When the holly-jolly dust settles, the transition from the holidays back to “business-as-usual” can be jarring. If your credit card balances are high from holiday shopping or you find yourself short of cash because you put so much toward gifts in December, make a New Year’s resolution to whip your finances and credit into shape by year’s end. Here’s where to start on the road to financial fitness.
Your Credit Limits vs. How Much You Owe
Divide the total combined balances on your credit cards by your total credit limits. This is your credit utilization ratio, and the lower it is, the better. One way to pump up your credit score in the new year is to decrease that percentage. Pay off as much of those outstanding balances as possible. Payments made by the account’s statement date — not necessarily its due date — should reflect on your score as soon as the creditor reports the activity.
Make Timely Payments
If you don’t have a credit card yet, now’s the time to apply — well before the holidays roll around again. If you don’t yet have a credit history and find it hard to get approved, a secured card can get you started. It allows you to put down a deposit with the lender to use the card. Your credit limit will usually equal the amount of money you’ve deposited. Make regular and timely payments to begin building a good credit history and credit score.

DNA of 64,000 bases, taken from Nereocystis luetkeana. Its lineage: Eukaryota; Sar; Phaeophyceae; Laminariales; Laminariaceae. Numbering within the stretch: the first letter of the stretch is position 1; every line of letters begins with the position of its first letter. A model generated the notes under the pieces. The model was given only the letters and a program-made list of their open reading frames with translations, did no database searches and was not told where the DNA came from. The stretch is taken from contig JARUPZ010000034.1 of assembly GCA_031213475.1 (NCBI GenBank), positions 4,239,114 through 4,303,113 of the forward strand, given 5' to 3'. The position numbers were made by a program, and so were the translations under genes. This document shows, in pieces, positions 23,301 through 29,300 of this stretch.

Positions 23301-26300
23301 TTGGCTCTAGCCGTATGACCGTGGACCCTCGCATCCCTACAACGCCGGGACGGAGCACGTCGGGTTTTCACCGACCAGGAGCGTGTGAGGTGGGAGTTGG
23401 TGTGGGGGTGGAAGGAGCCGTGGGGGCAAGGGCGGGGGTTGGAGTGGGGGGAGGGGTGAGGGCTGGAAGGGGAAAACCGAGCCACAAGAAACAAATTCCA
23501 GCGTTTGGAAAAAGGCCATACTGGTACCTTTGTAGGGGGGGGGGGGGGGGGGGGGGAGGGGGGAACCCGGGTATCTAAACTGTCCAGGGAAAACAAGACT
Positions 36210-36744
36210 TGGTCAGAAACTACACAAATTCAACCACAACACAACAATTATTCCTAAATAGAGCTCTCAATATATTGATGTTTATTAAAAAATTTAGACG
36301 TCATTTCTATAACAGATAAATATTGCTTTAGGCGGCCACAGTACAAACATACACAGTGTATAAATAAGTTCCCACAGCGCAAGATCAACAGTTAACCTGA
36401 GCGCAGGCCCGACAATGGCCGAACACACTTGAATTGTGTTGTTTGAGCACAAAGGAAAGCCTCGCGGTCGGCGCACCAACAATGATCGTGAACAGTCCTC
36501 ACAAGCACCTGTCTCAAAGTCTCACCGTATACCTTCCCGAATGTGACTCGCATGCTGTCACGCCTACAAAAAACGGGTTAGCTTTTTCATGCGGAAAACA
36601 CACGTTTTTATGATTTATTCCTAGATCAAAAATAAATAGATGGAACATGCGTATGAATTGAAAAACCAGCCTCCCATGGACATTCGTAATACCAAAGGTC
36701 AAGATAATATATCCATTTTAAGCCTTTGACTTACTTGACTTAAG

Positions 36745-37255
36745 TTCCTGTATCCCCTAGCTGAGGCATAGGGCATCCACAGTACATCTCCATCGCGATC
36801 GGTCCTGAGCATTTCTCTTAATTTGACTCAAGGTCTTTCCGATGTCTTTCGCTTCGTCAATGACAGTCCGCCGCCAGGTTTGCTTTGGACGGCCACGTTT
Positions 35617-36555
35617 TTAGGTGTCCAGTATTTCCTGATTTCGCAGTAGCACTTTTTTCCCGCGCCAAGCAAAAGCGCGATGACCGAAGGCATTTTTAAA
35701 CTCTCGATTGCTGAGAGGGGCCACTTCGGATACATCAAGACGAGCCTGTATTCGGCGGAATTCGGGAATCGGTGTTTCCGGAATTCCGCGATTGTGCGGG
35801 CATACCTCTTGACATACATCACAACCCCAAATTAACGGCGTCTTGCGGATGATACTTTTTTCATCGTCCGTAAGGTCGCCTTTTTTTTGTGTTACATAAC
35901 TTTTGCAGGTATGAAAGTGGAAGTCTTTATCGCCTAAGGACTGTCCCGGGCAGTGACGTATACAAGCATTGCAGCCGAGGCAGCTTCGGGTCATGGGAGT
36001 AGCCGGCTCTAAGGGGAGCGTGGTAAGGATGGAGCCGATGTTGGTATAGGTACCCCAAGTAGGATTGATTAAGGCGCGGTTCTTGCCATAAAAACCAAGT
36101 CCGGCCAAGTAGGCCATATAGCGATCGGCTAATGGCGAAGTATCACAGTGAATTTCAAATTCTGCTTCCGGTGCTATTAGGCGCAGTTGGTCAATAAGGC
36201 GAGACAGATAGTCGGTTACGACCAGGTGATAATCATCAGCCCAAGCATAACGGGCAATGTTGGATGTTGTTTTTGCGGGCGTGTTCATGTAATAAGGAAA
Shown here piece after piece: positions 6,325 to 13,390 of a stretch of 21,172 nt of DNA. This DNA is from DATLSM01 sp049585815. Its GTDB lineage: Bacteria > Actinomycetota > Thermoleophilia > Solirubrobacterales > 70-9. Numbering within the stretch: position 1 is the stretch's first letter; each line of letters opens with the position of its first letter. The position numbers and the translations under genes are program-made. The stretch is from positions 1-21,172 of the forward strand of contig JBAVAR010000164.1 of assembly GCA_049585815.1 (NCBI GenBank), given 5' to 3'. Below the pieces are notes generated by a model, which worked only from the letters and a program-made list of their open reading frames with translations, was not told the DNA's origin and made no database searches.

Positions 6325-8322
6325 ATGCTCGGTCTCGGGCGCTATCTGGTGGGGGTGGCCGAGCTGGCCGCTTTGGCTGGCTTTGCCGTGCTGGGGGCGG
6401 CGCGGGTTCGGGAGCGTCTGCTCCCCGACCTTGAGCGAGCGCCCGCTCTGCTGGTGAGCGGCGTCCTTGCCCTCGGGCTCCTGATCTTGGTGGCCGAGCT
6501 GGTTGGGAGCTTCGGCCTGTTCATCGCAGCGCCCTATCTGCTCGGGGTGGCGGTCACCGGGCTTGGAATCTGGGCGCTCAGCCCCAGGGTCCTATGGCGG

If you already have credit cards but your payment history is dragging down your score, dedicate the new year to meticulously making every payment on time. Even six months of on-time payments can improve your credit score. If you make more than minimum payments to whittle down your credit utilization ratio in the process, that’s even better.
Check for Inaccuracies on Your Credit Report
Get a copy of your credit report, and go over it with a fine-toothed comb. You’re entitled to one free credit report every year. A creditor may have reported that you made a payment late when you didn’t. Look for accounts that you never took out or don’t recognize. You can dispute this kind of inaccurate information, and getting it removed from your credit report should improve your score.
Don’t Close Accounts
Resist closing accounts, even if they have zero balances because you haven’t used the card in forever. The longevity of your credit history affects your score — the longer the better. Even if an older credit card is collecting dust in your wallet, keeping the account open works in your favor. Don’t close an account that has a balance because the balance will still be there while the credit limit goes away, and this will affect your credit utilization ratio.